"Good-morning," said Jimmie Dale again. "Your name's Hagan, Bert Hagan—isn't it? And you work for Isaac Brolsky in the secondhand shop over on West Broadway—don't you?"
The boy's lips quivered, and the gaunt, hollow, half-starved face, white, ashen-white now, was pitiful.
"I—I guess you got me," he faltered "I—I suppose you're a plain-clothes man, though I never knew dicks wore masks."
"They don't generally," said Jimmie Dale coolly. "It's a fad of mine—Bert Hagan."
The lad, hanging to the table, turned his head away for a moment—and there was silence.
Presently Hagan spoke again. "I'll go," he said numbly. "I won't make any trouble. Would—would you mind not speaking loud? I—I wouldn't like her to know."
"Her?" said Jimmie Dale softly.
The boy tiptoed across the room, opened a connecting door a little, peered inside, opened it a little wider—and looked over his shoulder at Jimmie Dale.
Jimmie Dale crossed to the boy, looked inside the other room—and his lip twitched queerly, as the sight sent a quick, hurt throb through his heart. A young woman, younger than the boy, lay on a tumble-down bed, a rag of clothing over her—her face with a deathlike pallor upon it, as she lay in what appeared to be a stupor. She was ill, critically ill; it needed no trained eye to discern a fact all too apparent to the most casual observer. The squalor, the glaring poverty here, was even more pitifully in evidence than in the other room—only here upon a chair beside the bed was a cluster of medicine bottles and a little heap of fruit.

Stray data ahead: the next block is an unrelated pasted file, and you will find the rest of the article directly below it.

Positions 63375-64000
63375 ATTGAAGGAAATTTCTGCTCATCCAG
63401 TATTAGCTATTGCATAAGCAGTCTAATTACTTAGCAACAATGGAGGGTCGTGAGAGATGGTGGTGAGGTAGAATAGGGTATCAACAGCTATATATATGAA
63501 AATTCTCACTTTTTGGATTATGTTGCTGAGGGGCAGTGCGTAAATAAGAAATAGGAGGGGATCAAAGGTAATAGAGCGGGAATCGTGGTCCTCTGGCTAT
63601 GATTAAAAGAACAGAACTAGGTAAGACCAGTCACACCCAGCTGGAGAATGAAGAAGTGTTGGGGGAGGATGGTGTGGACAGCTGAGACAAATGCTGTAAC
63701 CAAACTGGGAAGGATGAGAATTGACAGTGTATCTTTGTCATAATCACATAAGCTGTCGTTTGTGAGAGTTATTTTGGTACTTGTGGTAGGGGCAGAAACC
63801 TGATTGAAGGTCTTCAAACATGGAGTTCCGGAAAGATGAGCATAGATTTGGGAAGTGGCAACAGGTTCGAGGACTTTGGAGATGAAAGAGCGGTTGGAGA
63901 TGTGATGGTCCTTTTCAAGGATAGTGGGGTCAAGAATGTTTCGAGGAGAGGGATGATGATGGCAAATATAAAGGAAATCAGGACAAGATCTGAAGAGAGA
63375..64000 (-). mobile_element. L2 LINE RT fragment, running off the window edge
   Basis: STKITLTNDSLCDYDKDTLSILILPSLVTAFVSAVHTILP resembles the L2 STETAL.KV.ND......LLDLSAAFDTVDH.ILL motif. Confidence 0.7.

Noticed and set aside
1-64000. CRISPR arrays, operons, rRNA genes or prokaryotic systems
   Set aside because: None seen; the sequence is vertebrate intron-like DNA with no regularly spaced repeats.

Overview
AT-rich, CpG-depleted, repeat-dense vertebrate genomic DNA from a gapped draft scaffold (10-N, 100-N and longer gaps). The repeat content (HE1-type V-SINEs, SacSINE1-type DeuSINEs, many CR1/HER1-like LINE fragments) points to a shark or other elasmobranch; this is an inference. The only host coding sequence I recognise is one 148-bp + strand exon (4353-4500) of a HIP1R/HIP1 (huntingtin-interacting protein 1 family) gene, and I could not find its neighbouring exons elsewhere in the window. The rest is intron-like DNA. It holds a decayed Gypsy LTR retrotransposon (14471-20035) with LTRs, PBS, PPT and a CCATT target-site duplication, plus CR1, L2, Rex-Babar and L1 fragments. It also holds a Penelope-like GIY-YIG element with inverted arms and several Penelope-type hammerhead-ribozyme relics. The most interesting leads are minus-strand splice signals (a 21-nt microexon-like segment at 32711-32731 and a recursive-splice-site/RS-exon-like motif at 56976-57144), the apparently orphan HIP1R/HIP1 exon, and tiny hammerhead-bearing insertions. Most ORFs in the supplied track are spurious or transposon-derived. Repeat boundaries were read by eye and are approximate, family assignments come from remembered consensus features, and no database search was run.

Jimmie Dale drew back silently as the boy closed the door.
Hagan walked to the table and picked up his hat.
"I'm—I'm ready," he said brokenly. "Let's go."
"Just a minute," said Jimmie Dale. "Tell us about it."
"Twon't take long," said Hagan, trying to smile. "She's my wife. The sickness took all we had. I—I kinder got behind in the rent and things. They were going to fire us out of here—to-morrow. And there wasn't any money for the medicine, and—and the things she had to have. Maybe you wouldn't have done it—but I did. I couldn't see her dying there for the want of something a little money'd buy—and—and I couldn't"—he caught his voice in a little sob—"I couldn't see her thrown out on the street like that."
"And so," said Jimmie Dale, "instead of putting old Isaac's cash in the safe this evening when you locked up, you put it in your pocket instead—eh? Didn't you know you'd get caught?"
"What did it matter?" said the boy. He was twirling his misshappen hat between his fingers. "I knew they'd know it was me in the morning when old Isaac found it gone, because there wasn't anybody else to do it. But I paid the rent for four months ahead to-night, and I fixed it so's she'd have medicine and things to eat. I was going to beat it before daylight myself—I"—he brushed his hand hurriedly across his cheek—"I didn't want to go—to leave her till I had to."
"Well, say"—there was wonderment in Jimmie Dale's tones, and his English lapsed into ungrammatical, reassuring vernacular—"ain't that queer! Say, I'm no detective. Gee, kid, did you think I was? Say, listen to this! I cracked old Isaac's safe half an hour ago—and I guess there won't be any idea going around that you got the money and I pulled a lemon. Say, I ain't superstitious, but it looks like luck meant you to have another chance, don't it?"
The hat dropped from Hagan's hands to the floor, and he swayed a little.
"You—you ain't a dick!" he stammered. "Then how'd you know about me and my name when you found the safe empty? Who told you?"
A wry grimace spread suddenly over Jimmie Dale's face beneath the mask, and he swallowed hard. Jimmie Dale would have given a good deal to have been able to answer that question himself.